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The Role of Chapter 7 Trustees

Many of my clients are confused, at best, when it comes to the role of trustees in bankruptcy. Many are vaguely aware that such a thing exists, but most do not fully understand who a trustee is, what the trustee’s role is, and what powers the trustee actually has. In this post I will give much of the same explanation that I give to my new clients. [Editor’s Note: No Chapter 7 Trustees (or former colleagues) were harmed in the writing of this blawg post.]

Trustees in bankruptcy come in a variety of forms. The United States Trustee oversees and officially administers all bankruptcy cases nationwide. In Chapter 7 (liquidation) cases, a private individual is appointed to administer the assets. Chapter 7 trustees are appointed from a panel of trustees who are themselves usually attorneys or accountants. In Massachusetts, where I practice, all of the Chapter 7 panel trustees are bankruptcy attorneys.

Chapter 7 is available to both businesses (such as corporations, limited liability companies, limited partnerships, etc.) and natural people (i.e., individuals). When a company files for bankruptcy under Chapter 7, the company is typically shut down immediately and all of its assets are liquidated (turned into cash) by the appointed Chapter 7 trustee, and the cash is then distributed to the company’s creditors on a pro rata basis, pursuant to certain priorities established by the bankruptcy code.

In theory the same thing happens when individuals file a petition for relief their creditors under Chapter 7. However, in the case of individuals many assets are protected by virtue of the many exemptions available to individuals under either state or federal law.

In either a corporate Chapter 7 or an individual Chapter 7 case, the debtor or (in the case of a corporation) its representative attends a “meeting of creditors” pursuant to Bankruptcy Code s. 341(a). All creditors are invited to attend the meeting of creditors and the appointed trustee questions the debtor about her assets, debts, income and expenses.

In the vast majority of individual Chapter 7 cases, the appointed trustee will find that there are no non-exempt assets available to the bankruptcy estate, and will determine the debtor’s case to be a “no asset” case. In these instances, the Chapter 7 trustee files a Trustee’s No Distribution Report (or NDR) with the Court and the case is basically over for the debtor.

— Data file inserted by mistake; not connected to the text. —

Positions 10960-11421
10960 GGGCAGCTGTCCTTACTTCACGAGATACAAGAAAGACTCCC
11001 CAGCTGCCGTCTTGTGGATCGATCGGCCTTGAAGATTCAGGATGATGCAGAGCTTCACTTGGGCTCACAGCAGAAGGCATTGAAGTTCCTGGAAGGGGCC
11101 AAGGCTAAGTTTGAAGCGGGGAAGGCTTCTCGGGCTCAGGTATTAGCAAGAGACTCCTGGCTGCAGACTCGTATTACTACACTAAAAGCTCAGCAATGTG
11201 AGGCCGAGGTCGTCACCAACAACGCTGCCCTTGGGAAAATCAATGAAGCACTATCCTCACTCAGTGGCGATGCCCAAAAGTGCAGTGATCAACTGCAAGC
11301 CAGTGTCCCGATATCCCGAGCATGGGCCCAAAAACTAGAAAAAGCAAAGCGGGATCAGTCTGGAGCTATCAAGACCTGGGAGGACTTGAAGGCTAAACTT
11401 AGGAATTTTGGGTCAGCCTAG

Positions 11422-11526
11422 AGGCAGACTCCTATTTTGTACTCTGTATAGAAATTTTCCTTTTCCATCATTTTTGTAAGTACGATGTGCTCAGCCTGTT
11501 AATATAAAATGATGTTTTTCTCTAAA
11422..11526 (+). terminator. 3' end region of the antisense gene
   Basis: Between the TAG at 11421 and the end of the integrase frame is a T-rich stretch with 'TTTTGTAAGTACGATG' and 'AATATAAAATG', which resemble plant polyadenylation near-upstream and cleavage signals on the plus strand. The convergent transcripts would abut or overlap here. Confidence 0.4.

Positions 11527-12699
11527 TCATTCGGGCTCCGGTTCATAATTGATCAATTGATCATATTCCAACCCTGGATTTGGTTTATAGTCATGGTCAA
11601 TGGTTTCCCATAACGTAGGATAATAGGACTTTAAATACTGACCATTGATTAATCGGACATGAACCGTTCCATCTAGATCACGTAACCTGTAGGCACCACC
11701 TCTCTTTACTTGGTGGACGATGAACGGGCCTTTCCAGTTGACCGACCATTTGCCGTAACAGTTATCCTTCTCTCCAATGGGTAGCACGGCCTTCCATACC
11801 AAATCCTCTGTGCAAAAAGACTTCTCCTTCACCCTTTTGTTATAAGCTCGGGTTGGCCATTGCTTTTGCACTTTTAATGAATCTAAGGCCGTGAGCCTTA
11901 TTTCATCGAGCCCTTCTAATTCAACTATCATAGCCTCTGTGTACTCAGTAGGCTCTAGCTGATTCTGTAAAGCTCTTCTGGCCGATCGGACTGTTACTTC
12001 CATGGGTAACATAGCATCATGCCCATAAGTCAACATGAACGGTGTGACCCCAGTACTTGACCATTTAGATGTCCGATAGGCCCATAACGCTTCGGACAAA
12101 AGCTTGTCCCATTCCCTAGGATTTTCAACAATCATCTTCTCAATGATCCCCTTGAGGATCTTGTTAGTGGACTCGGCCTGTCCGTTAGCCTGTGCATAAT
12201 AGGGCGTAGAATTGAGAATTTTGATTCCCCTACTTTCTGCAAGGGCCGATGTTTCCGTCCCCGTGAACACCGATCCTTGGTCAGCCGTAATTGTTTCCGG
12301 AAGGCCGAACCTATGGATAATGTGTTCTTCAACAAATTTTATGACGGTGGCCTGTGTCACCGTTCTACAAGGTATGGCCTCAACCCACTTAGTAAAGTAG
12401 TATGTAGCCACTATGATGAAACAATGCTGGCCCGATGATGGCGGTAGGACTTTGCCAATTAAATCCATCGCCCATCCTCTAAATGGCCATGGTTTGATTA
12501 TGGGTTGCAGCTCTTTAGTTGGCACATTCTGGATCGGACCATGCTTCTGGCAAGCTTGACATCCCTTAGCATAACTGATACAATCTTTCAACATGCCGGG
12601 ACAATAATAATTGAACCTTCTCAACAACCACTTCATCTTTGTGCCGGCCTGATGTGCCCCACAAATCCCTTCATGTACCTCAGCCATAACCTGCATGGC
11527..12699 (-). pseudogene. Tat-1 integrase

However, in cases in which the trustee determines that there are assets — including some things, such as litigation that the average person may not consider to be assets — the trustee will begin the work of obtaining and liquidating assets.

When you are considering seeking bankruptcy relief it is crucial to have the advice and assistance of a qualified bankruptcy attorney to help you to maximize your exemptions and protect your property exempt assets from the reach of the trustee. If you are considering bankruptcy call the Law Offices of James Wingfield at 508-797-0200,

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The Law Offices of James Wingfield is proud to be a debt relief agency. We help the individuals, families and small businesses of the Worcester area file for bankruptcy relief under the United States Bankruptcy Code. The Law Offices of James Wingfield serves Central and Western Massachusetts clients in Worcester County, Hampden County, Hampshire County and Middlesex County including Worcester, Shrewsbury, Springfield, Westborough, Southborough, Framingham, Northampton, Natick, Amherst, Fitchburg, Leomister, Douglas, Uxbridge, Gardner, Belchertown, Holyoke, Wilbraham and Chicopee. The information contained and obtained in this website does not, nor is it intended to be, legal advice. Contacting us, be it through this website, via email of by telephone does not create an attorney-client relationship. An attorney-client relationship is only created upon execution of an engagement agreement or fee agreement.